The Alpine ibex (Capra ibex), also known as the steinbock or bouquetin, is a species of wild goat that lives in the mountains of the European Alps. The coat colour is typically brownish grey. Alpine ibex tend to live in steep, rough terrain above the snow line. They are also social, although adult males and females segregate for most of the year, coming together only to mate. During the breeding season, males fight for access to females and use their long horns.
After being extirpated from most areas by the 19th century, the Alpine ibex was reintroduced to parts of its historical range and all individuals living today descend from the stock in Gran Paradiso National Park in northwest Italy and from the neighbouring French valley of Maurienne.
Compared with other members of its genus, the Alpine ibex has a short, broad head and a duller coat. It has brownish grey hair over most of the body, a pale abdomen and slightly darker markings on the chin and throat and in a stripe along the back. They moult twice a year, firstly in April or May, and then again in September, when they replace the short summer coat with thicker hair and a woolly undercoat.
Males commonly grow to a height of 35 to 40 inches at the withers, with a body length of 59 to 67 inches and weigh from 148 to 258 pounds. Females are noticeably smaller. Both male and female Alpine ibexes have large, backwards-curving, horns with numerous ridges along their length, but those of the males are substantially larger than those of females.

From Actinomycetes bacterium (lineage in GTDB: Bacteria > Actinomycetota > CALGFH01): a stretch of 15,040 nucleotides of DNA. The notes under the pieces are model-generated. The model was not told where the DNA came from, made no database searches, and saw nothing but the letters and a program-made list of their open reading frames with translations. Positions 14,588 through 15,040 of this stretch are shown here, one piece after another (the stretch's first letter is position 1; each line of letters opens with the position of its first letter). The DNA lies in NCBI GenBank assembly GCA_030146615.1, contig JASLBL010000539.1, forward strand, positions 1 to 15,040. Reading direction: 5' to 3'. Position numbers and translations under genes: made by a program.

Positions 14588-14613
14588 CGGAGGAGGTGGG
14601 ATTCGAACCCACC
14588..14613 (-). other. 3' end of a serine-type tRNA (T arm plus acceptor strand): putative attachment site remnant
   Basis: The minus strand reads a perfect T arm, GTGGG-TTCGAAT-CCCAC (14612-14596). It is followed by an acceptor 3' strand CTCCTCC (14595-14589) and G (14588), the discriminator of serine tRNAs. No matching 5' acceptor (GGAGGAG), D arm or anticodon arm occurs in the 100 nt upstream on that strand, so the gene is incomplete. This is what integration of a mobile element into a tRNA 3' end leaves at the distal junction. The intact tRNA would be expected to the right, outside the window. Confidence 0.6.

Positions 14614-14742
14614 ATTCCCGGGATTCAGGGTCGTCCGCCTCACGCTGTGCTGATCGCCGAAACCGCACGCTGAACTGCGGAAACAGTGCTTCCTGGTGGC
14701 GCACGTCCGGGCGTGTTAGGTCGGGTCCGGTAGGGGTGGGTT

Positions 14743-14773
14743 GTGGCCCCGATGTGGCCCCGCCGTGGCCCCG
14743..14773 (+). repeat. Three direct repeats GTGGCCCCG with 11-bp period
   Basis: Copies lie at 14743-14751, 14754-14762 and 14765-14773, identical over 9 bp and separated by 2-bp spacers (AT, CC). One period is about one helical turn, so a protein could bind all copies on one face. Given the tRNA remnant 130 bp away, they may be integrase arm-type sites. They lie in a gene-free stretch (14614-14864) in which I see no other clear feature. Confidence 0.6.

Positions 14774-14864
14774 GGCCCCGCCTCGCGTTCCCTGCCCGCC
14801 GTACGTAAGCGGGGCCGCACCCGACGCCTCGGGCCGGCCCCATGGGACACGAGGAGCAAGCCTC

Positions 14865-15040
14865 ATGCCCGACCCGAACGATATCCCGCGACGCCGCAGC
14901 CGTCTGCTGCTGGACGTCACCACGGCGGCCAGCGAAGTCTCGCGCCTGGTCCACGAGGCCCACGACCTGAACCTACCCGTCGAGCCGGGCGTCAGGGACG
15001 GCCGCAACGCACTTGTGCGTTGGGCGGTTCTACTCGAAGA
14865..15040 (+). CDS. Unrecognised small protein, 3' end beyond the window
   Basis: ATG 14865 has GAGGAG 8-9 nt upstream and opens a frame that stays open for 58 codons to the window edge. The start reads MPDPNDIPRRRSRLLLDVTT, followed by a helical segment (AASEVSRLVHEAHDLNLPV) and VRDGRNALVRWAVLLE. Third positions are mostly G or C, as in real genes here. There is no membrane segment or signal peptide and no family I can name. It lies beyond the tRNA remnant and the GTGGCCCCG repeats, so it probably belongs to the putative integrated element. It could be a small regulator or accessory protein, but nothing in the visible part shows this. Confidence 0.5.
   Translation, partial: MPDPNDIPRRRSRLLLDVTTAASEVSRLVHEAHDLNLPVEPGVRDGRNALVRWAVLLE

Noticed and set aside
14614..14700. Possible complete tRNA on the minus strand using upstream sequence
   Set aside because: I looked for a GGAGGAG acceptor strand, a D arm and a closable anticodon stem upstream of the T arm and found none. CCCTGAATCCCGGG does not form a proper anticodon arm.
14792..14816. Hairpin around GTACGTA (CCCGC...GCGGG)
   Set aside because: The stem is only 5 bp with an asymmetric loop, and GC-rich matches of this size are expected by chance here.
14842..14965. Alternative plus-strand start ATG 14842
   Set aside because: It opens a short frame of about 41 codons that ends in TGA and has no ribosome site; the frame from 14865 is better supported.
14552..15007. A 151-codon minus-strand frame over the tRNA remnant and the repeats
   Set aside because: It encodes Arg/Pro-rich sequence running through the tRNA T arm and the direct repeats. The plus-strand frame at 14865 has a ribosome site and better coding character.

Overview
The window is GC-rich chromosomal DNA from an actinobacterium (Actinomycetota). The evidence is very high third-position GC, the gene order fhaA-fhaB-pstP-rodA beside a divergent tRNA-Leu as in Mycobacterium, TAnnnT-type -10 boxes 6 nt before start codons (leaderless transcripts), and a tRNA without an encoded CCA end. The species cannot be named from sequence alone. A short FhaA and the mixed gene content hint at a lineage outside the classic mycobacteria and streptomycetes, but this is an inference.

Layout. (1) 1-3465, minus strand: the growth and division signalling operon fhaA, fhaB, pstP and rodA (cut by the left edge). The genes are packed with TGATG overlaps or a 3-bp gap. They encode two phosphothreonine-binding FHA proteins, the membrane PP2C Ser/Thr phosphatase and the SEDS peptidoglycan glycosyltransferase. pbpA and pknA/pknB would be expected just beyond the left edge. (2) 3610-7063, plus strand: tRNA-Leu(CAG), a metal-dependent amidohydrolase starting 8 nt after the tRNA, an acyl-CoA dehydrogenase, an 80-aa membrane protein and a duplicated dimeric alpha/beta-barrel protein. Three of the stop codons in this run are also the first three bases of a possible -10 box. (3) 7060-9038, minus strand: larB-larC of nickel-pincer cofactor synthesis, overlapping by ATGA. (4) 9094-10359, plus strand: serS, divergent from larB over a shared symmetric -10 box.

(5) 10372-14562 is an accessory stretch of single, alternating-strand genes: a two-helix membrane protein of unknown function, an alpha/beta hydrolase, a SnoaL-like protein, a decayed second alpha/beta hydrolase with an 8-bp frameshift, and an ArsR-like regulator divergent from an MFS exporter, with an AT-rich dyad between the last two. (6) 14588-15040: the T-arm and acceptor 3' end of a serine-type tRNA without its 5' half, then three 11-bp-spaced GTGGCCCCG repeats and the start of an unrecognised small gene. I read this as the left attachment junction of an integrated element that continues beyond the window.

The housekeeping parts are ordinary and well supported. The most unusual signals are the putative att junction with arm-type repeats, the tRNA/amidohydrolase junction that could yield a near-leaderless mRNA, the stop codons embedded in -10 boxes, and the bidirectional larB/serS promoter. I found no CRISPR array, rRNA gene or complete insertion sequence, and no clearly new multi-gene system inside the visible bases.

An excellent climber, its preferred habitat is the rocky region along the snow line above alpine forests, where it occupies steep, rough terrain at elevations of 5,900 to 10,800 feet. Alpine ibex are typically absent from woodland areas, although adult males in densely populated areas may stay in larch and mixed larch-spruce woodland if there is no snow. Males spend the winter in coniferous forests and use lowland meadows during the spring. They then climb to alpine meadows during the summer. They prefer slopes of 30–45° and use small caves and overhangs for shelter.